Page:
Almost Famous Celebrates 20th Anniversary

Patrick Fugit and Kate Hudson in Almost Famous. Courtesy of DreamWorks.

Almost Famous, an instant classic from writer-director Cameron Crowe, celebrates its 20th anniversary of its theatrical release in 2000.

Cameron Crowe draws on his real-life experiences writing for Rolling Stone to tell this semi-autobiographical story.  The things that William Miller (Patrick Fugit) experiences are things that Crowe did in real life.  They say to write what you know, right?

In any event, William doesn’t exactly have the best home life.  His mom (Frances McDormand), recently widowed, lied to him about his age.  Making matters worse, her ban on rock music and pop culture in general has led to older sister Anita (Zooey Deschanel) leaving home for San Francisco.  Cut to a few years later and William is obsessed with rock music.  It’s enough that he wants to make a living as a rock journalist.  William approaches Lester Bangs (Philip Seymour Hoffman) and in turn, he gets an assignment to review a Black Sabbath concert.  Well, William isn’t getting backstage no matter how hard he tries.  In spite of this, William ends up meeting Pennie Lane (Kate Hudson) and the other band aids.

Right when you think William is going to end up going home empty-handed, Stillwater shows up for the concert.  The band slowly lets William into their circle and he ends up being able to fulfill his assignment for Rolling Stone editor Ben Fong-Torres (Terry Chen).  The thing here is that when it comes time for the piece to run, Russell (Billy Crudup) lies when vetted about the piece and breaks William’s heart in the process.  Pennie later comes to the rescue and saves the day so to speak.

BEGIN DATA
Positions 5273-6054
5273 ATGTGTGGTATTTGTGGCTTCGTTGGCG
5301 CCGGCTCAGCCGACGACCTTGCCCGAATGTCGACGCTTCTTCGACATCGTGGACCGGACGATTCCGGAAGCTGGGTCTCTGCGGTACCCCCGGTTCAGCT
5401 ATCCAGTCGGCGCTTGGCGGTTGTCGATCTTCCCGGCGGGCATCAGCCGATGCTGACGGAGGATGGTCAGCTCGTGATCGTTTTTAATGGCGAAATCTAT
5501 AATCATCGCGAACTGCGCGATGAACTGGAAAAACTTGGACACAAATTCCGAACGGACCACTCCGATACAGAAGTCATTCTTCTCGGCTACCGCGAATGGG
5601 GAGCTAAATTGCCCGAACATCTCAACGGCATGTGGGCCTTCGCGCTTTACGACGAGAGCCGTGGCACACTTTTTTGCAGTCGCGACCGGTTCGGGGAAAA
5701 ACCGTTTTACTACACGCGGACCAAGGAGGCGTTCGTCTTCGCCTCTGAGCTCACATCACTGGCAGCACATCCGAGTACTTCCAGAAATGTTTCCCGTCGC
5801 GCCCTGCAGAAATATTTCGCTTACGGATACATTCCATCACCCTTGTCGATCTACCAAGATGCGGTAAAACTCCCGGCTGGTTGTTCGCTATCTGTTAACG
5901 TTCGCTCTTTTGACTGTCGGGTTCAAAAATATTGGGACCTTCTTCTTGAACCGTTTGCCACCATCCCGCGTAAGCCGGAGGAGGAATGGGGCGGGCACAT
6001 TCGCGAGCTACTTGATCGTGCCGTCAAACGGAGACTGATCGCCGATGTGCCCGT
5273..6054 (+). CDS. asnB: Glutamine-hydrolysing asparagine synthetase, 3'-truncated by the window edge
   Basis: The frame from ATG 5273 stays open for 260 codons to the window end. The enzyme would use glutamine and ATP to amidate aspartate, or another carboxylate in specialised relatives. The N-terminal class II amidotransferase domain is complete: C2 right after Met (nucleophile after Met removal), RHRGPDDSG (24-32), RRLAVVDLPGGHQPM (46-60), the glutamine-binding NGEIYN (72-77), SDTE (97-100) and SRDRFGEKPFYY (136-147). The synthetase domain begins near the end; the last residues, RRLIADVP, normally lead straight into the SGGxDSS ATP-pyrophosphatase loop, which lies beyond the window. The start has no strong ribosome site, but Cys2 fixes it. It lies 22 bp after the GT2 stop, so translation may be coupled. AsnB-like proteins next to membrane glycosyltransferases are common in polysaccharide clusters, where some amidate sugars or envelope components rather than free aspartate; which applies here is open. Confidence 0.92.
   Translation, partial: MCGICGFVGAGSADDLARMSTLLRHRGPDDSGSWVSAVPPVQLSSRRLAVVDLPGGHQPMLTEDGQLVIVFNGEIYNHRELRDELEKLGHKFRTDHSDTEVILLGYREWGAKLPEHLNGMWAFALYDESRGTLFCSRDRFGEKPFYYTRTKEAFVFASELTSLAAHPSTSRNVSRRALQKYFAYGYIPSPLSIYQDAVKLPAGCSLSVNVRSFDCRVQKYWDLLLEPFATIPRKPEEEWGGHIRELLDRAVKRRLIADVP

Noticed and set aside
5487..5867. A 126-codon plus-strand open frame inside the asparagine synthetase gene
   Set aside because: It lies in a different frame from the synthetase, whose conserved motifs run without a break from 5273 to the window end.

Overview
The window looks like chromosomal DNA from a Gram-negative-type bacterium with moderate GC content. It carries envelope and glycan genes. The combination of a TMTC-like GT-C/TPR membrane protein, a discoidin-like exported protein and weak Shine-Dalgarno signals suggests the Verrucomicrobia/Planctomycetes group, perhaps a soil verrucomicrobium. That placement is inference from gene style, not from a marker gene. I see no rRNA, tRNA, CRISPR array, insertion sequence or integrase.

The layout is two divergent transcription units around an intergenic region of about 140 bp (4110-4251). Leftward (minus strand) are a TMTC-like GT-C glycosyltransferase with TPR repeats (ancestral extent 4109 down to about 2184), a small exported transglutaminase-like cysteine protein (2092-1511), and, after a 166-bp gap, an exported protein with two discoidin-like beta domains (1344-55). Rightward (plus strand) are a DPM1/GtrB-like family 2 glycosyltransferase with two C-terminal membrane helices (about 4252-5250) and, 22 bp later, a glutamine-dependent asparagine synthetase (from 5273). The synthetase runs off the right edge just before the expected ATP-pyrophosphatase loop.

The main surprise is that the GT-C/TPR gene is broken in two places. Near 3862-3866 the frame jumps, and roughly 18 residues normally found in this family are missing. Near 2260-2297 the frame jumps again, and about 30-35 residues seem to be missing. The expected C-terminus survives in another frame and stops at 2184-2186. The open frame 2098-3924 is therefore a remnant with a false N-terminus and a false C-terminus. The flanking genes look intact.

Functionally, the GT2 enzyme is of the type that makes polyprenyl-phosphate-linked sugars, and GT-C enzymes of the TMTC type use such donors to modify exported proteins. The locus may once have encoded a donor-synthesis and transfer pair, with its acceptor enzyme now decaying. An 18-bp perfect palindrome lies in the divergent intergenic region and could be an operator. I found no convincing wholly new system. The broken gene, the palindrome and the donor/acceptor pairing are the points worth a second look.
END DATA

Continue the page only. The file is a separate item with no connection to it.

Stillwater isn’t an actual band but a composite standing in for those bands that Crowe toured with during this time. Such bands included Poco, the Allman Brothers Band, Led Zeppelin, Eagles, and Lynyrd Skynyrd.  Together with his then-wife Nancy Wilson, they contributed three songs to the band’s repertoire.  Peter Frampton wrote the band’s other two songs.

If the Academy had expanded beyond five Best Picture nominations, there’s no doubt that Almost Famous would have been nominated.  If you ask me, this film is the Best Picture of 2000 but again, that’s just my opinion.  One can look at a film like Almost Famous and realize that it has stood the test of time.  People still love this film after twenty years.

Both Kate Hudson and Frances McDormand picked up Oscar nominations for their supporting performances.  Joe Hutshing and Saar Klein also earned a well-deserved nomination for their editing work.  Where Crowe was robbed of a directing nomination, he rightfully won the Oscar for Best Original Screenplay.

Times have changed since the film was released in theaters twenty years ago.  The things that the band members did with the band aids in the film are certainly unprofessional in this era.  The question I must ask myself with watching for the 20th anniversary is through which lens should one watch the film.  Should we watch it through the present-day lens where we know some of what’s happening is definitely wrong.  Or do we watch it through the lens of the 1970s when the film took place?  This was what went in the 1970s and 1980s and to me, it would be wrong if we watched the film solely through a 2020 lens.

Because this film is so personal for Cameron Crowe, Almost Famous will stand the test of time.

CAST:  Billy Crudup, Frances McDormand, Kate Hudson, Jason Lee, Patrick Fugit, Anna Paquin, Fairuza Balk, Noah Taylor, Zooey Deschanel, Jimmy Fallon, Bijou Phillips, and Philip Seymour Hoffman

DreamWorks and Columbia Pictures opened Almost Famous in theaters on September 13, 2000. Grade: 5/5

Danielle Solzman

Danielle Solzman is native of Louisville, KY, and holds a BA in Public Relations from Northern Kentucky University and a MA in Media Communications from Webster University. She roots for her beloved Kentucky Wildcats, St. Louis Cardinals, Indianapolis Colts, and Boston Celtics. Living less than a mile away from Wrigley Field in Chicago, she is an active reader (sports/entertainment/history/biographies/select fiction) and involved with the Chicago improv scene. She also sees many movies and reviews them. She has previously written for Redbird Rants, Wildcat Blue Nation, and Hidden Remote/Flicksided. From April 2016 through May 2017, her film reviews can be found on Creators.